Is an Annual Hearing Test Really Necessary?

According to the World Health Organization, (WHO) over 466 million people live with a disabling hearing loss. Whether from infectious disease, birth complications, genetics, drug use, excessive ear infections, noise, or aging, there’s a minimum of 5% of the world’s population that have hearing loss at levels greater than 40 dB (decibels).
By getting an annual hearing evaluation at the age of 55, you have a much better chance of catching hearing loss before it does any irreparable harm. For those who are younger than 55, having a baseline hearing test in early adulthood is a good start for being able to track a benchmark over several years.
Hearing loss isn’t just something that plagues aging adults. Teenagers and young adults are at risk as well from audio sources such as smartphones, earbuds and blaring speakers. The WHO estimates that approximately 1.1 billion young people damage their hearing through the unmonitored use of these devices.
These issues are being seen in younger children as well due to the advancements of technology that allow handheld devices to entertain kids. Many parents aren’t aware that parental controls can include volume and decibel settings for headphones, tablets, smartphones, and other entertainment devices.
Many people also aren’t aware that there are apps that can be downloaded onto a smartphone or tablet that tracks the decibel level of devices in the home. For those with young children and teens, these apps can help you teach your child how to maintain a safe noise level.
Even sudden bursts of loud noise such as the shriek of a siren, the boom of fireworks, and close-range gunshots can leave a lasting hearing deficit. Both sudden and permeant or short-term effects are common with these types of noise.
Repeated outings to sports events, hunting clubs, and venues catering to the nightlife are also areas where hearing should be protected due to unsafe noise levels. For adults working in noisy environments such as metalworkers, construction, factories, and the military, the risks of noise-induced hearing loss are more likely.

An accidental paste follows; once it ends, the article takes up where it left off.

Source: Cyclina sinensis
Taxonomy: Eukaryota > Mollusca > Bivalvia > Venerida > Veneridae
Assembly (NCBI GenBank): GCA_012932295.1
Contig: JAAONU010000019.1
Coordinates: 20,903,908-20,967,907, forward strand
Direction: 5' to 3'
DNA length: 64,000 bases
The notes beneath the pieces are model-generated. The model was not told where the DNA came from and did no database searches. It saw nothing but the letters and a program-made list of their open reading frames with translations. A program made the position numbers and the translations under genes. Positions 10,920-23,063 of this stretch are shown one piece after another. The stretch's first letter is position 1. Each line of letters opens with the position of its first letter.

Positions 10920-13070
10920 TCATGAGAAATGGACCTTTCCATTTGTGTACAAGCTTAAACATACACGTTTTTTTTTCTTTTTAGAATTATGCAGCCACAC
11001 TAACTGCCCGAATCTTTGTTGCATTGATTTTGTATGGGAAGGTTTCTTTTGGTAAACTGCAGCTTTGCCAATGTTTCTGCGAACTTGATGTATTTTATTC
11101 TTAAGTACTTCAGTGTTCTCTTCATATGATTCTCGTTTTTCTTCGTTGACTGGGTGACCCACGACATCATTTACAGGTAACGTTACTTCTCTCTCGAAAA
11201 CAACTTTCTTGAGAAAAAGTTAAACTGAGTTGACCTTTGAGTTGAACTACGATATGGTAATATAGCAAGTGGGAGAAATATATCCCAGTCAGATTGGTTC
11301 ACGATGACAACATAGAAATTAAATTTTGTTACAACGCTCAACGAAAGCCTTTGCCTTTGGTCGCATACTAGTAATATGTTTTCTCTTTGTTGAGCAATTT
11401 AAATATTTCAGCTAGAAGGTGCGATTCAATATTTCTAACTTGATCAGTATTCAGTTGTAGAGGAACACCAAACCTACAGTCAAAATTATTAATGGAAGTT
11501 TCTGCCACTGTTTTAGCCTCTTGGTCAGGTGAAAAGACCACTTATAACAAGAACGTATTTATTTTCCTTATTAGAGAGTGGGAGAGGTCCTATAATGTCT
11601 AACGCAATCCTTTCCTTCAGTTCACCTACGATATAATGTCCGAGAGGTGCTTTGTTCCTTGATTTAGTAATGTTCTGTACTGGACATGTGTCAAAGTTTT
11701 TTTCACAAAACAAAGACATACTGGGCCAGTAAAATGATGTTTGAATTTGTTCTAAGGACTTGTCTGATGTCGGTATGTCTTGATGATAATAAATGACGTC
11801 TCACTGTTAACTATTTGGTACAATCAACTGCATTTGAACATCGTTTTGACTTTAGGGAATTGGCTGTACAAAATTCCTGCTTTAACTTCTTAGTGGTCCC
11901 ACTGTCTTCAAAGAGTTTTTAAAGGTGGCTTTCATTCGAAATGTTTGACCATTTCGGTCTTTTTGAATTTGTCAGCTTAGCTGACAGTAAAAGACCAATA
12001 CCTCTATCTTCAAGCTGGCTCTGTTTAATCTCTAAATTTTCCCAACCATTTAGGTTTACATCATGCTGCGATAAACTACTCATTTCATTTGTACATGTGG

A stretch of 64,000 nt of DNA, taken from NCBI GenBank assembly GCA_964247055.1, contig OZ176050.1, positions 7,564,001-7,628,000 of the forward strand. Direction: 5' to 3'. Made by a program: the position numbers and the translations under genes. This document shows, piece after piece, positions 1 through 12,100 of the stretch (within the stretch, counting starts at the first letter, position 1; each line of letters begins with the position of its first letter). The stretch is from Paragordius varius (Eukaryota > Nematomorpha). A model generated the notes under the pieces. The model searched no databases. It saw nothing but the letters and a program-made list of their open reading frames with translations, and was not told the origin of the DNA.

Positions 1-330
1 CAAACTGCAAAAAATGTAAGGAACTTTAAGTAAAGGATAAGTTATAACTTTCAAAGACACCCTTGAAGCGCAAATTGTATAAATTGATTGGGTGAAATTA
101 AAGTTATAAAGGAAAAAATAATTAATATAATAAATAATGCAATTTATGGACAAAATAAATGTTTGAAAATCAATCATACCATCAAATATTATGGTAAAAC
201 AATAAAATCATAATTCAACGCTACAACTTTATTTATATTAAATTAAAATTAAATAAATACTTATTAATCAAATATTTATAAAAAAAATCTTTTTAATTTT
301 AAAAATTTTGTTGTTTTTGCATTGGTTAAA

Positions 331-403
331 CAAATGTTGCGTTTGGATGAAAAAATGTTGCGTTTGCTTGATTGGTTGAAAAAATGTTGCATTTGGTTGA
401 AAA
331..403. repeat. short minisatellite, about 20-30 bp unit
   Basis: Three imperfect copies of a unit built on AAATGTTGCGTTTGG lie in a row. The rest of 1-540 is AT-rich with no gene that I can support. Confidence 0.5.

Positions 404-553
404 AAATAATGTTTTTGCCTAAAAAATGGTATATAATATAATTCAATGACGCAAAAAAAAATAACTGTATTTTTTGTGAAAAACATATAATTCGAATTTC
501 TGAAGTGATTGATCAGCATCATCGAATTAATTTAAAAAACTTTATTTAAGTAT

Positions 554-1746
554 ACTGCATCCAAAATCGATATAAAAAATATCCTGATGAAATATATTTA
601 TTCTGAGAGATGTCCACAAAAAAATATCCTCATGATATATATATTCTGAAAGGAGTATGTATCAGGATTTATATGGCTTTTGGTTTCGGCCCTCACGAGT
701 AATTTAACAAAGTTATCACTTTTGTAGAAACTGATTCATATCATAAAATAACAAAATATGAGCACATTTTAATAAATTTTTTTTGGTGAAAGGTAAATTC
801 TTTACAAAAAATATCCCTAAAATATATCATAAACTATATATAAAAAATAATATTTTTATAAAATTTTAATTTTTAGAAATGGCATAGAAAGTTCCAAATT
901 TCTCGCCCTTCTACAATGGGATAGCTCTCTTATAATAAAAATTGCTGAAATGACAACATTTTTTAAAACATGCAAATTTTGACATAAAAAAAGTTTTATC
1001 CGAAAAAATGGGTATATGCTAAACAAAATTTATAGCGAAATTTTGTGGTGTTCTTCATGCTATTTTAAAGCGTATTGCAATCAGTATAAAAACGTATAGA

Hearing loss isn’t the only possible outcome of excessive noise, issues such as tinnitus can develop as well. While there is usually no truly audible sound, this has been reported as a ringing in the ears. It also can be described as:

  • Buzzing
  • Clicking
  • Heartbeat
  • Hissing
  • Humming
  • Ringing
  • Roaring
  • Whooshing

By having a regular hearing test, these conditions can be caught and monitored. Some may even be slowed or stopped before there is permanent damage.
Among the most prevalent of chronic health issues, the loss of hearing for those ages 65 to 74 is approximately one out of every three people according to statistics by the National Institute on Deafness and Other Communication Disorders (NIDCD). On top of that, more than fifty percent of people over 75 live with reduced hearing.
If left untreated, hearing loss can lead to additional issues such as:

  • Anger issues
  • Cognitive impairment
  • Dementia
  • Depression
  • Listening fatigue
  • Loneliness
  • Social isolation

These issues can affect family life as well as work relationships and friendships. For those who participate in yearly hearing exams, any issues can be caught early on and these types of conditions can be avoided.
It’s common to avoid the obvious when first noticing signs of hearing loss. You might think you’re just preoccupied or simply weren’t paying attention. Other times you may decide the speaker is just a soft talker or mumble when they speak. Sadly, the average person waits about 10 years before seeking any type of hearing test from the time they first notice a problem.
On average, hearing loss happens over a long period of time. This gradual decline is often virtually unnoticeable at first. As the brain gets used to adjusting for this loss, it progresses slowly and you learn to cope with the problem, which is one reason it’s not easily detected.
Eventually, the loss becomes apparent, usually to others before it really sets in with the affected person.  Starkey Hearing Technologies outlines some questions you can ask yourself or a loved one to help alert them to the fact they may have hearing loss such as:

  • Is it difficult for you to follow a conversation?
  • Do you need others to repeat what they say on a regular basis?
  • Do others seem to mumble?
  • Is it difficult for you to hear a conversation on the phone?
  • Is it exhausting to listen in loud environments such as a busy office or restaurant?

By having an annual hearing test, you’ll be asked these questions regularly and if an issue is present, you’ll become aware of it sooner. This is the best way to ensure that any problems are monitored and treated before the damage can become permanent. Should a problem arise, you or a loved one can get help before secondary concerns arise such as cognitive impairment, depression, or difficulty in relationships.
Seeking early assistance of any symptoms of hearing loss can only help improve the quality of life for you or a loved one. Do yourself or a loved one a favor and schedule an annual hearing test as well as follow up on any recommendations given by your audiologist.


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